Agriculture Bills: Setting the record straight

Sanjiva Jha
4 min readSep 21, 2020


Prasad Panchakshari Unsplash

Before we get into the bill proper and the merits and demerits if any, a quick context and background will give a perspective on the imperatives and requirement thereof.

India has 42.38% of workforce employed in the Agriculture sector and the sector contributes 14–15% to the GDP. Now by any standards this is not a very good productivity to talk about, surely something is wrong as I noticed a young journo blurting out on one of the social media platforms. Curating data is one part of the story and acting on it is the next logical step and that is perhaps what we are seeing today after years of dithering on this.

Till now the Agriculture sector has been hemmed in by two important legislation:

a) Essential Commodities Act, very essential in the days of shortages to prevent hoarding and black marketing.

b) APMC Act, All Agriclutural produce must necessarily be sold through the market yards

What does the new Bill do?

a) Deregulates the farm produce under the Essential Commodities Act

b) Farmers are free to sell produce outside the APMC but the APMC has not been abolished or deactivated.

c) Contract farming with corporates allowed.

d) MSP does not go away, it stays

What does this mean to the farmers?

Bill on farm produce has given the farmers the freedom to decide to whom they sell; it removes the compulsion to sell to the licensed agents of the APMC. This strikes at the root of the APMC monopoly and along with it the middlemen who thrive on commission paid by farmers big or small. Agent commission in Punjab and Haryana is at 2.5%. The strong layer of middlemen is rampant in the Indian Agricultural supply chain, the layers depress the price realization of the farmers and at the same time jack up the price the end consumer ends up paying. For instance, let’s say potato which is sold at Rs.40 a kg, the farmer’s realization is in the region of Rs.5 per kg! With the middle layer removed my estimate is we would see the farmer’s realization going upto almost Rs.10 per kg or thereabouts and the end consumer may end up paying about Rs.30 per kg!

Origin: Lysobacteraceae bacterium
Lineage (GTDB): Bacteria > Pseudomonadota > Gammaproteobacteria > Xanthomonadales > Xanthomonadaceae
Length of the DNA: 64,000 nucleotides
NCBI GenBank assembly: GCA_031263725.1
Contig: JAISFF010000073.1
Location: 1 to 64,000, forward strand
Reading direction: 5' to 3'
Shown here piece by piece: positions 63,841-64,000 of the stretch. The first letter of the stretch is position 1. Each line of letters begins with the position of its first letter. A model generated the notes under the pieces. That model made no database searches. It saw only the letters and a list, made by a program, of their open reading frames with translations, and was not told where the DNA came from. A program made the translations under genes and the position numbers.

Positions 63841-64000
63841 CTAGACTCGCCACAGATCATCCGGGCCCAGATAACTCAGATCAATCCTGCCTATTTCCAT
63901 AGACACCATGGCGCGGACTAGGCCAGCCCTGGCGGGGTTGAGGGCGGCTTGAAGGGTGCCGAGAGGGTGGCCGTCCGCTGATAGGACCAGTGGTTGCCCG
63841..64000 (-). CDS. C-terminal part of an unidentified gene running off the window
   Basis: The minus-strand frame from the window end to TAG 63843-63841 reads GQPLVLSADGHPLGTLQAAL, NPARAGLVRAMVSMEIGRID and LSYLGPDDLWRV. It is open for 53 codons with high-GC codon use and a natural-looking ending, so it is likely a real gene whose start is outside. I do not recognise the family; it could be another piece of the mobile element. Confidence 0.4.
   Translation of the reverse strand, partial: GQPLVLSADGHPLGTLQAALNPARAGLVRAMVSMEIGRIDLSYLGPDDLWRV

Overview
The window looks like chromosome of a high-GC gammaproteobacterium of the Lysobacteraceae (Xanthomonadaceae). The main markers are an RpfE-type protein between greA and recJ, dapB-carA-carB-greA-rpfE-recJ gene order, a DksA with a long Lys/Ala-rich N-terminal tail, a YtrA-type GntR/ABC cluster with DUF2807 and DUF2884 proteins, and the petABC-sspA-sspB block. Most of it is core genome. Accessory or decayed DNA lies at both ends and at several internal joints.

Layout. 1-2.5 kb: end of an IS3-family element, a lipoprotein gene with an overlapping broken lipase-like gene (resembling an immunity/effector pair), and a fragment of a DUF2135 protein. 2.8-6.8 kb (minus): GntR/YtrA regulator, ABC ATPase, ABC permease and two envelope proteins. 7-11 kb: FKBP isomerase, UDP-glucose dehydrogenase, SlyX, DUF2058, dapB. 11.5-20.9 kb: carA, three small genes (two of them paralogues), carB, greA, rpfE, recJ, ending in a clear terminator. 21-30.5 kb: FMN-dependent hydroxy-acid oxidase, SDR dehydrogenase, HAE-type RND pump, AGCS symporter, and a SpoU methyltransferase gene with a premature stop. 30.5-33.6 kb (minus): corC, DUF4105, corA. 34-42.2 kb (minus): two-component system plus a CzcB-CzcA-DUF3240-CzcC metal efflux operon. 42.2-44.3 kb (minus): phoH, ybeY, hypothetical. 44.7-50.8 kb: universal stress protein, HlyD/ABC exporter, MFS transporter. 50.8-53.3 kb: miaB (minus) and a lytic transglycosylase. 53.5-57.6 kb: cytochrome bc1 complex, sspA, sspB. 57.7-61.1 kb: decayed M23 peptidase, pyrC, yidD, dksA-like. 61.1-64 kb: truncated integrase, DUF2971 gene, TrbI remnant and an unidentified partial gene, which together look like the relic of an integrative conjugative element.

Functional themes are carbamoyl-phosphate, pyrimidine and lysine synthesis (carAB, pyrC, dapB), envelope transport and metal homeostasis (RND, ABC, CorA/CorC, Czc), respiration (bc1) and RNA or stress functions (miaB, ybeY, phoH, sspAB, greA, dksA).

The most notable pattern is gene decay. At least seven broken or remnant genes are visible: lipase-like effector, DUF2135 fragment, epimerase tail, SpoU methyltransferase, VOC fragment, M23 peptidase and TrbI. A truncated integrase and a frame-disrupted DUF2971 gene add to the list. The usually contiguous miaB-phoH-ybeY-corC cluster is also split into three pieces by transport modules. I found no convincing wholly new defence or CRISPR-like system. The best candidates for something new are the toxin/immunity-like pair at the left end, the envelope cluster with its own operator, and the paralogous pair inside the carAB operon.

Another feature of the bill states clearly that MSP has not been stopped, the fears are unwarranted at best. Only the APMC powers is restricted to its physical boundaries thereby opening the space to private players. MSP procurement target for the Kharif paddy has been increased to 49.5 Mn tonnes which is a good 20% jump over last year!

Contract farming, another feature of the bill gives a wide latitude to the farmers to sell their produce directly to the corporates, the Snacks and the Juices behemoths would love to procure directly from the farmers as it brings stability and predictability in the supply chain. This also ensures a better price realization for the farmers.

Necessary safeguards and support mechanism

Like all well-meaning legislation the implementation and the details are critical and needs to be spelt out to ensure we have the required safeguards. Details are yet to be spelt out on the mechanism for the registration of the private players, the details and the SOP on weighment of farmer’s produce, their price auction and payment mechanism. A regulatory framework for supervision is necessary and maybe a part of further details on the legislation to be rolled out shortly. A robust conflict resolution framework is a must, farmers can hardly move courts for any redressals in quick time, mechanism needs to be swift and immediate. Also, some information needs to be spelt out on developing a Market intelligence to enable informed decision making on MSP rates, inflation control and any market interventions required.

In the final analysis how does this fit in the overall scheme of our economic deregulation?

The Farmer’s Produce Trade and Commerce (Promotion and Facilitation) Act 2020 and The Essential Commodities (Amendment ) Act 2020 strikes at the very root of the socialist era license raj which are nothing more than inefficient relics and in one fell swoop opens up the market and truly creates what we all have been wanting for some time — ‘One Nation, One Market’ by removing the APMC monopoly and giving the farmers freedom to choose. Creating larger access to the farm produce and ending monopolies always helps create an efficient marketplace and reduces arbitrage, if it’s true for Telecom or Internet it’s true for agriculture as well, isn’t it? Another fall out of this historic legislation is that we finally start producing what the market wants and not try and sell whatever we produce. Finally, it also strikes at the rent seeking opportunity which the current multi-layer operation breeds. The new legislation must be allowed to function in its entirety, the reforms, to put it mildly are much needed, the safeguards and support is what we must not lose sight of.